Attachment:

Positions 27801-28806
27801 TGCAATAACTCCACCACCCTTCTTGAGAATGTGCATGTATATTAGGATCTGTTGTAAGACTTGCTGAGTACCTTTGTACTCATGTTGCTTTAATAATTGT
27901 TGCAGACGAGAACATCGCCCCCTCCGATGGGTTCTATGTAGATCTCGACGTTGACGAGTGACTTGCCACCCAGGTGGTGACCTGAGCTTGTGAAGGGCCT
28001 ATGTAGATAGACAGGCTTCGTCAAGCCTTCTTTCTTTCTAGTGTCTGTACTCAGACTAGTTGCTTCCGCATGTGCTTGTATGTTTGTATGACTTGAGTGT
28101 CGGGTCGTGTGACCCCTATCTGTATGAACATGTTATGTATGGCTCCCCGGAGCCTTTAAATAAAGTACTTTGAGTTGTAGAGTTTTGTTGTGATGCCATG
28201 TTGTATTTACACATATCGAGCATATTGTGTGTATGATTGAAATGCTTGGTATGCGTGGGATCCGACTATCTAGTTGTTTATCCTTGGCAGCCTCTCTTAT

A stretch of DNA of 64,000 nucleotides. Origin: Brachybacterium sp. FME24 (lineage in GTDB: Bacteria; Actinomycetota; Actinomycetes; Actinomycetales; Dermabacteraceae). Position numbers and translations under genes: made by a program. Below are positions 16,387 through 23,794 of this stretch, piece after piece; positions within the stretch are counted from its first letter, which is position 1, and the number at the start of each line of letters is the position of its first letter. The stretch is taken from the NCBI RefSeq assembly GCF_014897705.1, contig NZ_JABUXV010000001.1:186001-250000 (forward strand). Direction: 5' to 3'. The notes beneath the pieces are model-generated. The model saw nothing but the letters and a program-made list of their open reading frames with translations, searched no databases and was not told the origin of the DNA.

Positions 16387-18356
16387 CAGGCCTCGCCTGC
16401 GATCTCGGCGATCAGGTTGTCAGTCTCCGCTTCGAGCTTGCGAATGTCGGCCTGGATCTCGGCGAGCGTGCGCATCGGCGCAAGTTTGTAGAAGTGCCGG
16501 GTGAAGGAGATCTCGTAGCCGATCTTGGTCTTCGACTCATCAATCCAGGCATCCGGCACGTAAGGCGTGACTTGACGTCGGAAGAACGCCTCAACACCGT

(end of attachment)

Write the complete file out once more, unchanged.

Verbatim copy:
Positions 27801-28806
27801 TGCAATAACTCCACCACCCTTCTTGAGAATGTGCATGTATATTAGGATCTGTTGTAAGACTTGCTGAGTACCTTTGTACTCATGTTGCTTTAATAATTGT
27901 TGCAGACGAGAACATCGCCCCCTCCGATGGGTTCTATGTAGATCTCGACGTTGACGAGTGACTTGCCACCCAGGTGGTGACCTGAGCTTGTGAAGGGCCT
28001 ATGTAGATAGACAGGCTTCGTCAAGCCTTCTTTCTTTCTAGTGTCTGTACTCAGACTAGTTGCTTCCGCATGTGCTTGTATGTTTGTATGACTTGAGTGT
28101 CGGGTCGTGTGACCCCTATCTGTATGAACATGTTATGTATGGCTCCCCGGAGCCTTTAAATAAAGTACTTTGAGTTGTAGAGTTTTGTTGTGATGCCATG
28201 TTGTATTTACACATATCGAGCATATTGTGTGTATGATTGAAATGCTTGGTATGCGTGGGATCCGACTATCTAGTTGTTTATCCTTGGCAGCCTCTCTTAT

A stretch of DNA of 64,000 nucleotides. Origin: Brachybacterium sp. FME24 (lineage in GTDB: Bacteria; Actinomycetota; Actinomycetes; Actinomycetales; Dermabacteraceae). Position numbers and translations under genes: made by a program. Below are positions 16,387 through 23,794 of this stretch, piece after piece; positions within the stretch are counted from its first letter, which is position 1, and the number at the start of each line of letters is the position of its first letter. The stretch is taken from the NCBI RefSeq assembly GCF_014897705.1, contig NZ_JABUXV010000001.1:186001-250000 (forward strand). Direction: 5' to 3'. The notes beneath the pieces are model-generated. The model saw nothing but the letters and a program-made list of their open reading frames with translations, searched no databases and was not told the origin of the DNA.

Positions 16387-18356
16387 CAGGCCTCGCCTGC
16401 GATCTCGGCGATCAGGTTGTCAGTCTCCGCTTCGAGCTTGCGAATGTCGGCCTGGATCTCGGCGAGCGTGCGCATCGGCGCAAGTTTGTAGAAGTGCCGG
16501 GTGAAGGAGATCTCGTAGCCGATCTTGGTCTTCGACTCATCAATCCAGGCATCCGGCACGTAAGGCGTGACTTGACGTCGGAAGAACGCCTCAACACCGT